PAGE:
New York City was worried about sea level rise when it issued new recommendations this year that future buildings and other structures that are expected to last through the end of the century be raised 3 feet above current requirements. Credit: FEMA National Flood Hazard Layer
New York City is at increasing risk from storm surge flooding as sea level rises. Hurricane Sandy provided a preview of what the city could soon see more often.
Climate change is dramatically increasing the risk of severe flooding from hurricanes in New York City, to the extent that what was a once-in-500-years flood when the city was founded could be expected every five years within a couple of decades.
Throughout the century, of course, the risk of flooding increases as sea levels are expected to continue to rise.
These are the findings of a study published today that modeled how climate change may affect flooding from tropical cyclones in the city. The increased risk, the authors found, was largely due to sea level rise. While storms are expected to grow stronger as the planet warms, models project that they’ll turn farther out to sea, with fewer making direct hits on New York.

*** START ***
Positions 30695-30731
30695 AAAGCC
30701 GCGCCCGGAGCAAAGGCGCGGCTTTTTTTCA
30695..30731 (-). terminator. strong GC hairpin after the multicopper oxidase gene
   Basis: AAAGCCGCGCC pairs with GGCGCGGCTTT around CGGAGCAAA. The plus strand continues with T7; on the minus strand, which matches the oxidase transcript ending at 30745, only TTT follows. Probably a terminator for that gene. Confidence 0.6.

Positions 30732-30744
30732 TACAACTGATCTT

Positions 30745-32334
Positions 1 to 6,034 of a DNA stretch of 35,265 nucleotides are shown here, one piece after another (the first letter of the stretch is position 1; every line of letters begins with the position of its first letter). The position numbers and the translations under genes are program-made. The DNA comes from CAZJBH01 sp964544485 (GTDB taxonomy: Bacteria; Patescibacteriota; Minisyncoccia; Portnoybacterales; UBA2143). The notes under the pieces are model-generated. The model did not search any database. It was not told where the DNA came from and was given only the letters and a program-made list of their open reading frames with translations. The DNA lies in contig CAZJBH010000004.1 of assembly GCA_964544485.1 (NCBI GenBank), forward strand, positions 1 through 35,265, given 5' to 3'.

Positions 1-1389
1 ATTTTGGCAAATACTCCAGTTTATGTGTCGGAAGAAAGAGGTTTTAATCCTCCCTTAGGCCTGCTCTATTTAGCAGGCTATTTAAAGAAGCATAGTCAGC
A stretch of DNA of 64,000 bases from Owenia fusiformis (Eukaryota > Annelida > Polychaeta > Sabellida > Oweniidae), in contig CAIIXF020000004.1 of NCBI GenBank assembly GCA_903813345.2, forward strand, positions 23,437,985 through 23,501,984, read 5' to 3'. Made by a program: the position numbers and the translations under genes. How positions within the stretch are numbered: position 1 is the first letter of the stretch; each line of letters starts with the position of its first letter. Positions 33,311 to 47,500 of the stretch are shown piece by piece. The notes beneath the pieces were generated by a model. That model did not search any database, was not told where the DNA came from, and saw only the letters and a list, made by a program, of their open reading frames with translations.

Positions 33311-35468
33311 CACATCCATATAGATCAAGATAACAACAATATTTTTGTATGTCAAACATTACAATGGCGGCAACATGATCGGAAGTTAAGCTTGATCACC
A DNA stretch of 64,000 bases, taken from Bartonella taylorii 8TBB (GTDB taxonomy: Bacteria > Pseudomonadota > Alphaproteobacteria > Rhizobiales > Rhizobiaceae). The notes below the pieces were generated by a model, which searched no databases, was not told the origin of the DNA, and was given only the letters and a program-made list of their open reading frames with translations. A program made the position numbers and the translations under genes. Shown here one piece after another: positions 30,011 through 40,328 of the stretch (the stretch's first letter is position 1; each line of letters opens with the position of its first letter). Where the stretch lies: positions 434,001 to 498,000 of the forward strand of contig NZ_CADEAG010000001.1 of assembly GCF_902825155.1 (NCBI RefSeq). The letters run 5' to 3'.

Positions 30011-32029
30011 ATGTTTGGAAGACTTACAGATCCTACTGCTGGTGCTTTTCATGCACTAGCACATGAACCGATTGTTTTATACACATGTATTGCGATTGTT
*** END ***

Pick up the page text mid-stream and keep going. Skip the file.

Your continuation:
However, when sea level rise is added into the picture, “it becomes clear that flood heights will become much worse in the future,” said Andra J. Garner, a postdoctoral researcher at Rutgers University and the lead author of the study.
The paper, published in the Proceedings of the National Academy of Sciences, combines the high-emissions scenario from the Intergovernmental Panel on Climate Change with newer research that assumes more dramatic melting of Antarctic ice sheets to come up with a worst-case scenario for sea level rise. The projection shows waters surrounding New York rising anywhere from about 3 to 8 feet by 2100.